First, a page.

One doesn’t need to rely on the Obama administration’s record to evaluate Biden’s climate platform. His campaign’s plan features weak timelines on renewable energy, vague pollution pricing schemes, and relies on non-existent technologies like carbon capture and new nuclear plants to achieve ‘net zero’ emissions. His overall vision has been scored by a variety of advocacy groups, and the results are clear (Sunrise Movement: 75 out of 200; Center for Biological Diversity Action Fund: C+). 

Campaigns aren’t just about voter interactions or policy proposals, though; a lot can be learned by the company a candidate keeps. One of the first major scandals to hit the Biden campaign came last September, when the former vice president attended a fundraiser co-hosted by Andrew Goldman, a co-founder of the fossil fuel company Western LNG. When pressed on how to reconcile this with the campaign’s decision to sign the No Fossil Fuel Money pledge, Biden downplayed Goldman’s role at the company, claiming he was not technically an ‘executive.’

Biden’s industry connections run deep. His campaign’s climate policy advisor is Heather Zichal, who was recently on the board of the natural gas company Cheniere Energy, while the campaign’s co-chair is Rep. Cedric Richmond of Louisiana, one of the fossil fuel industry’s most loyal Democrats in Congress. And prominent pro-Biden super PAC “Unite the Country” boasts several officials with ties to corporate interests and fossil fuel companies.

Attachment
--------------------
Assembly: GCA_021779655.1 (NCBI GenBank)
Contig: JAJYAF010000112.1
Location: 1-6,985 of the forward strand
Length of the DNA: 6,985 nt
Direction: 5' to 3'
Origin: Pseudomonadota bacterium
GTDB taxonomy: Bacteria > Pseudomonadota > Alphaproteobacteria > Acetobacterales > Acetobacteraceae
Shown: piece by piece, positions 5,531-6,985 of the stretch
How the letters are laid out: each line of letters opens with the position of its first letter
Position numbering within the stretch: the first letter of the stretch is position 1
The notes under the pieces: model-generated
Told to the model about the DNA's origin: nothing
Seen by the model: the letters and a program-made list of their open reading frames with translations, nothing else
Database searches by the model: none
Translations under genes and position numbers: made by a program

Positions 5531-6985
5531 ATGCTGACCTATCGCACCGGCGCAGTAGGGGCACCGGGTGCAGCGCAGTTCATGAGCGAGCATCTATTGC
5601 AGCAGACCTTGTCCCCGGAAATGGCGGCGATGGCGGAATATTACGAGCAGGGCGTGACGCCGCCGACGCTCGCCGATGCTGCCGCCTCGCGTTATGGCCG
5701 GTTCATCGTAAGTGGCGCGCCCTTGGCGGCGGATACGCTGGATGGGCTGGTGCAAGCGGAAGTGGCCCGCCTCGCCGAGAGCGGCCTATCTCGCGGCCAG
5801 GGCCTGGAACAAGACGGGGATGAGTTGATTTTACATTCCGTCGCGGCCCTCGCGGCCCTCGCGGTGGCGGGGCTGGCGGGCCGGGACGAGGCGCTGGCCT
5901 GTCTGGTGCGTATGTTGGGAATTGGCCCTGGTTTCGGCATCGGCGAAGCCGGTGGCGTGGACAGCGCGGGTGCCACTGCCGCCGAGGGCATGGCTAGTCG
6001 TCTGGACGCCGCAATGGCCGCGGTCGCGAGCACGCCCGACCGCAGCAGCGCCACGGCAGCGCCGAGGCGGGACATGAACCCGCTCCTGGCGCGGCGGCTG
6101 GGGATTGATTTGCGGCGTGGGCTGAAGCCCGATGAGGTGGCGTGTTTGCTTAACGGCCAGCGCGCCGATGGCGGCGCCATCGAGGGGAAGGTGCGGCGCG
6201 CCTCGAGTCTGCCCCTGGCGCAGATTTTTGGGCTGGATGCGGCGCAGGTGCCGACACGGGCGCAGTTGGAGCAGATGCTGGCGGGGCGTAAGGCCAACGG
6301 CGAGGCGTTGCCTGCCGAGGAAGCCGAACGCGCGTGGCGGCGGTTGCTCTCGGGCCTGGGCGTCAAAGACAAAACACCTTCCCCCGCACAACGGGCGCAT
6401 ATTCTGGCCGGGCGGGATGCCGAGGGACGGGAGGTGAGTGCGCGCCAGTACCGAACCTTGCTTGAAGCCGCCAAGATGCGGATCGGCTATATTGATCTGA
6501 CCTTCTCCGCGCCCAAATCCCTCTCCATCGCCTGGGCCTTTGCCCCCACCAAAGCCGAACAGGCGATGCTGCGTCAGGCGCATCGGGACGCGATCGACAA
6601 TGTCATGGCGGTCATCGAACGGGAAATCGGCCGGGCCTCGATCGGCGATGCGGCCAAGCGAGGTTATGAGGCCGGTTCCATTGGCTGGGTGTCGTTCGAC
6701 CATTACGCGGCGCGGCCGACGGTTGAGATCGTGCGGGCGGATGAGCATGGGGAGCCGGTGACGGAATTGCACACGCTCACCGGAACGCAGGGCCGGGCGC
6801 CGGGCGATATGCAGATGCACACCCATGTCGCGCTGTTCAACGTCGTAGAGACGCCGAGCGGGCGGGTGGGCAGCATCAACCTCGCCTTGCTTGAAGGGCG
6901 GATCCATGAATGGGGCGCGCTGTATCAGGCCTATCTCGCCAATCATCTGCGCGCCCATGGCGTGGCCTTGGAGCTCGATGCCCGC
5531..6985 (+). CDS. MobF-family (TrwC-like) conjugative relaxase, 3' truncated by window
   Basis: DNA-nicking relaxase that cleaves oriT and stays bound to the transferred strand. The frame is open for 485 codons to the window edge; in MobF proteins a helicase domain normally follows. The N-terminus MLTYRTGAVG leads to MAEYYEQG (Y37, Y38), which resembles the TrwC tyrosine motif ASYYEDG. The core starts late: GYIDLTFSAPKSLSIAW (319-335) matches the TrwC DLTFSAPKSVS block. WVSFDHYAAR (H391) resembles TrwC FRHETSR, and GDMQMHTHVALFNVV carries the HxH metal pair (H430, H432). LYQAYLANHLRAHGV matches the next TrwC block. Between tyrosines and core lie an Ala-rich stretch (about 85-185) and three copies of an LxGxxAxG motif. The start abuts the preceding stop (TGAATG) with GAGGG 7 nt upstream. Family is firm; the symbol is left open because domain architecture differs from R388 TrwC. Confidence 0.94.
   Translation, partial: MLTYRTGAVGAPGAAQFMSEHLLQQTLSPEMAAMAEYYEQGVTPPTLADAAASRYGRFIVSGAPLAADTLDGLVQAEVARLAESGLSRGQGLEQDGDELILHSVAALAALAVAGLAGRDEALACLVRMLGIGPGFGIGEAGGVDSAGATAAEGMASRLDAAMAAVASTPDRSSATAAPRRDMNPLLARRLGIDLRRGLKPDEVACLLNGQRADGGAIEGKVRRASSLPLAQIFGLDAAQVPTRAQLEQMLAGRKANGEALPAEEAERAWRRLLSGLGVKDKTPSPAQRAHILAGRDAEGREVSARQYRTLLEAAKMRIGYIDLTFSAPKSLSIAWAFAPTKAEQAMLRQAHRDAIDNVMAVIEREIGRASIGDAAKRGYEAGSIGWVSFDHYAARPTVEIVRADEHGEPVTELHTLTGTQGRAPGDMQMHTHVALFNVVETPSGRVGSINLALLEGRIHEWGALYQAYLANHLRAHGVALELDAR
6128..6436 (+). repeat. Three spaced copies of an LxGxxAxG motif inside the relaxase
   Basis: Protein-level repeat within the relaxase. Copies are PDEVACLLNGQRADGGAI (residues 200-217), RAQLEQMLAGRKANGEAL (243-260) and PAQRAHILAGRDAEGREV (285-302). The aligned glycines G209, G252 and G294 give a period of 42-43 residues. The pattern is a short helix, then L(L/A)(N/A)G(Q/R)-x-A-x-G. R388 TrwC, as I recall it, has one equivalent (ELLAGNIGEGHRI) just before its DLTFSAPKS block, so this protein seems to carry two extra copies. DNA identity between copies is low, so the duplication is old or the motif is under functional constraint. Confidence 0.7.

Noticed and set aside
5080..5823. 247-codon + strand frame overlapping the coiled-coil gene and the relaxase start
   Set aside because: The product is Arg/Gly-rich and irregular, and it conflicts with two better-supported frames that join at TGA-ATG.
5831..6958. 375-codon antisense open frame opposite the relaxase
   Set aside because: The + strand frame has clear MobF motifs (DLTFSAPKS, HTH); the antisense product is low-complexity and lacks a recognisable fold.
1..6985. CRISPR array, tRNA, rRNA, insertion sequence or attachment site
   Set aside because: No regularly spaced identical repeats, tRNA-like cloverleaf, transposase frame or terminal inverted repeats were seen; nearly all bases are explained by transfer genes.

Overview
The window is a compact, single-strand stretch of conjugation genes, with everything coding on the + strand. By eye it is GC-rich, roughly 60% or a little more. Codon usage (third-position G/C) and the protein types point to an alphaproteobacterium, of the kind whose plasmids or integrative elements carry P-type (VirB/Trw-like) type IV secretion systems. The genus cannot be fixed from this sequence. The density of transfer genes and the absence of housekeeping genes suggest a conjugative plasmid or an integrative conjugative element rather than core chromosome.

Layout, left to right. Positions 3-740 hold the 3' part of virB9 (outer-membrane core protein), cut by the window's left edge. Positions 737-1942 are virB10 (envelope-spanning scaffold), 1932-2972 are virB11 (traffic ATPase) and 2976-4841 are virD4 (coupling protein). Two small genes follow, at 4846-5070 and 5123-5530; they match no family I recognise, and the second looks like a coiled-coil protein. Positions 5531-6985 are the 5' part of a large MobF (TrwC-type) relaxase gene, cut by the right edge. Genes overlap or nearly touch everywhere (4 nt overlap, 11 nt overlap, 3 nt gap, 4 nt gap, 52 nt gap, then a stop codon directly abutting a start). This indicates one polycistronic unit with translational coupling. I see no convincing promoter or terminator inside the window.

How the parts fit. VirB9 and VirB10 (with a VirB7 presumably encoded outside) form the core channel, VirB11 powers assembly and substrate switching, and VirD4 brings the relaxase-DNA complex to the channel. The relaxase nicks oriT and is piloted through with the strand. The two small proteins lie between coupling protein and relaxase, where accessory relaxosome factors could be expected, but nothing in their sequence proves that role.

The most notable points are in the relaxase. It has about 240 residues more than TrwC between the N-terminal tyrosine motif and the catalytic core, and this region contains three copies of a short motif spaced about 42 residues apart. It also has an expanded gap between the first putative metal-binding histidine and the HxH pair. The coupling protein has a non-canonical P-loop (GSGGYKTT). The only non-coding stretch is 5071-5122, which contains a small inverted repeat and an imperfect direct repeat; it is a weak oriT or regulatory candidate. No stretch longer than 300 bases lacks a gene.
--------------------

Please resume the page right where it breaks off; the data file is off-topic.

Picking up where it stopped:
Biden Has Consistently Rejected Calls to Ban Fracking

The March 15 debate was not the first time that Biden has faced questions about a fracking ban. On several occasions on the campaign trail, he has told activists that he does not support banning fracking, or that it simply “cannot be done.” Disingenuous attempts to make it seem like Biden supports a ban led one of his supporters to pen a letter to the Wall Street Journal headlined, “Joe Biden Does Not Support a Fracking Ban.”

Many of us were surprised to hear Biden say he wanted to ban fracking. 

It was not surprising to hear his campaign explain that he didn’t actually mean it. 

If Joe Biden really does want to champion serious climate action, there are some things he should do: He could start by really supporting a ban on fracking, as well as fossil fuel exports, and new fossil fuel infrastructure projects. He should reject advisors and financial supporters who are aligned with the fossil fuel industry. And to underscore his commitment, he could join Bernie Sanders in signing our #UnfrackTheCabinet pledge, which would show that he considers climate action a serious priority.